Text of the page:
This website uses cookies to ensure you have the best experience. Learn more

The Analysis Of The Struggles Of An African American Man And A Native American Man

1624 words - 6 pages

It has long been said that people turn to religion during their most desperate and loneliest moments. This theory was very evident in the lives of two very different real-world people: Black Elk and Malcolm X. Black Elk, a Lakota Sioux Indian, and Malcolm X, an African-American, had many similar experiences despite their differences in geographical location, methods, and religion. Malcolm X and Black Elk turned to Islam and the Sioux’s indigenous religion, respectively, for direction and strength to be liberated from oppression by the United States (US) Government (and the mainstream-American community) and to fight for their respective communities.
Malcolm X grew up in a controversial period of racial segregation in American history, causing many African-Americans to lose faith of ever becoming equal to white Americans. X’s father was a Baptist minister; ironically, however, X grew to hate all religions. In fact, once X was sentenced to prison on the counts of larceny and breaking and entering for a maximum of ten years, his fellow inmates named him “Satan” because of his anti-religious views towards God and the Bible (Haley 171-4, 177). However, as he aspired to be a “better” person and searched for a purpose in life, his viewpoints on religion changed. In these dark moments of his life, X started to comply to requests made by his converted brothers and sister of not smoking cigarettes and not eating pork (180-1) and to get on his knees and pray to Allah (195-6). After writing a letter and receiving a letter back from Elijah Muhammad, X started to hold the notions that Islam was the original religion of African-Americans and that history had been “whitened” by the white man (208). Overall, X needed an explanation to fall back for why African-Americans were being oppressed. Furthermore, the Nation of Islam helped him become who he ultimately wanted to be: an African-American who demanded respect at a glance (177-9). Malcolm X grew up with racism affecting his daily life. In fact, his family and he even had to move from Omaha, Nebraska to Milwaukee, Wisconsin to Lansing, Michigan because of threats by the Ku Klux Klan and its members (Busby, and Risjord). Therefore, it can be reasonably inferred that Malcolm X would hold negative prejudicial viewpoints towards Caucasians; however, he did not really begin to express these feelings until after he joined the Nation of Islam. In the Nation of Islam, Malcolm X found a “reasonable” explanation to all of his problems: a white person caused trouble in his youth, a white person had arrested him, a white person sentenced him to prison. X found Muhammad’s explanation to his problems–white devils–reasonable (Haley 231). After X’s release from prison, he was guided to become a minister on behalf of the Nation of Islam. During these years, X used Islam as a tool to spread his message to African-Americans of a separate nation to themselves. At that time, in his life, it could undoubtedly be...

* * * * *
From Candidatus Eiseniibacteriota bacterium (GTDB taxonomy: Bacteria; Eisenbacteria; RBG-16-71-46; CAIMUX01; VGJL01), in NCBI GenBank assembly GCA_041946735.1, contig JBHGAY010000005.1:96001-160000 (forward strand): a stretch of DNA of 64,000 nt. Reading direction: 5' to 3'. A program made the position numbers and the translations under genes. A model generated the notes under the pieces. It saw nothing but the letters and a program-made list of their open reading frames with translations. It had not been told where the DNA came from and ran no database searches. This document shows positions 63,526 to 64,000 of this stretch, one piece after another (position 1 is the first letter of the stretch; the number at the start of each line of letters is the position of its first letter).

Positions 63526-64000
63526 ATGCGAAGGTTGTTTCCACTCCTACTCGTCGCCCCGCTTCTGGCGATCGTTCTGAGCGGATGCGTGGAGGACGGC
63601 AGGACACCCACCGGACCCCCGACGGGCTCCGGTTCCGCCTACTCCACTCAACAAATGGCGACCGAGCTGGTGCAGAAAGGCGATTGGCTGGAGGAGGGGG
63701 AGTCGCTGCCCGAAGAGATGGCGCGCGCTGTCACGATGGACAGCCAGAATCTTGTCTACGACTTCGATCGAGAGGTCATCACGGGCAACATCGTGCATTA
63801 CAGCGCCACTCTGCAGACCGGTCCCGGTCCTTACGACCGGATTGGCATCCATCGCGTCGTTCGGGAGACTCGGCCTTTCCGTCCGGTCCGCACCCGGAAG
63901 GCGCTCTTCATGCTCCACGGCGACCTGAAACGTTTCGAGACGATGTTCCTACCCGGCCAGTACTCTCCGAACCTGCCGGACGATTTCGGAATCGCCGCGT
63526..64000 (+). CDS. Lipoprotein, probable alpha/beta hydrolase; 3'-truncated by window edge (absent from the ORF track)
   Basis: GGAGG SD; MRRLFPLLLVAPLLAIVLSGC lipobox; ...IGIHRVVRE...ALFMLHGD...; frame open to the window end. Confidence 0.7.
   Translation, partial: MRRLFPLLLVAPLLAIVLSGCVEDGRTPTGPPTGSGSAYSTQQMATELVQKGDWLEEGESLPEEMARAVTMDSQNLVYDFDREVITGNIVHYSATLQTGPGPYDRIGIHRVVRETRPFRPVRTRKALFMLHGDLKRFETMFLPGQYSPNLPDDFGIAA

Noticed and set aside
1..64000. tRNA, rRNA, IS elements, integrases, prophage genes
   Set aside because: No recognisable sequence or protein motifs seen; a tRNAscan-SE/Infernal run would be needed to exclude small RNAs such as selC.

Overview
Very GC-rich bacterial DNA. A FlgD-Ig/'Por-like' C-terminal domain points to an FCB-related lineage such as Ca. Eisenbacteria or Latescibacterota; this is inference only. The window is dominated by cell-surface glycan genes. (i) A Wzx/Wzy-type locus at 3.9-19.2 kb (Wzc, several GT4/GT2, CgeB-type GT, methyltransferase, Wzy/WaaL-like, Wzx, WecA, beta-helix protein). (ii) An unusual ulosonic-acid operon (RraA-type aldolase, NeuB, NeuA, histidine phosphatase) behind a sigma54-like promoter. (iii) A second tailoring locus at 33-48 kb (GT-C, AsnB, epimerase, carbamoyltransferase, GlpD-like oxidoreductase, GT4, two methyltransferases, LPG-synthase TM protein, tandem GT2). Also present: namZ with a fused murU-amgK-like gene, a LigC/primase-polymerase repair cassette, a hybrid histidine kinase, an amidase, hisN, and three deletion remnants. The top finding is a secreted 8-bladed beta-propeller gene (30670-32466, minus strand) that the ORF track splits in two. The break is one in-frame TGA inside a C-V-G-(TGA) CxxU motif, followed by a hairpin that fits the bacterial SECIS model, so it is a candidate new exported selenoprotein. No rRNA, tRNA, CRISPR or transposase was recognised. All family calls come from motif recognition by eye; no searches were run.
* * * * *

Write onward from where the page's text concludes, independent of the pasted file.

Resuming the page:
Find Another Essay On The Analysis of the Struggles of an African-American Man and a Native American Man

The Pursuit of the American Dream by African Americans, Native Americans, and the Working Class

1672 words - 7 pages groups of people living in America as they pursued comfort in social and economic aspects. The “American Dream” has long been a part of American society and culture. In particular, Native Americans, the working class, and African Americans have all experienced the struggle and accomplishment that comes with the “American dream”. Native Americans faced many struggles in their efforts of achieving the “American Dream.” Shortly after the West became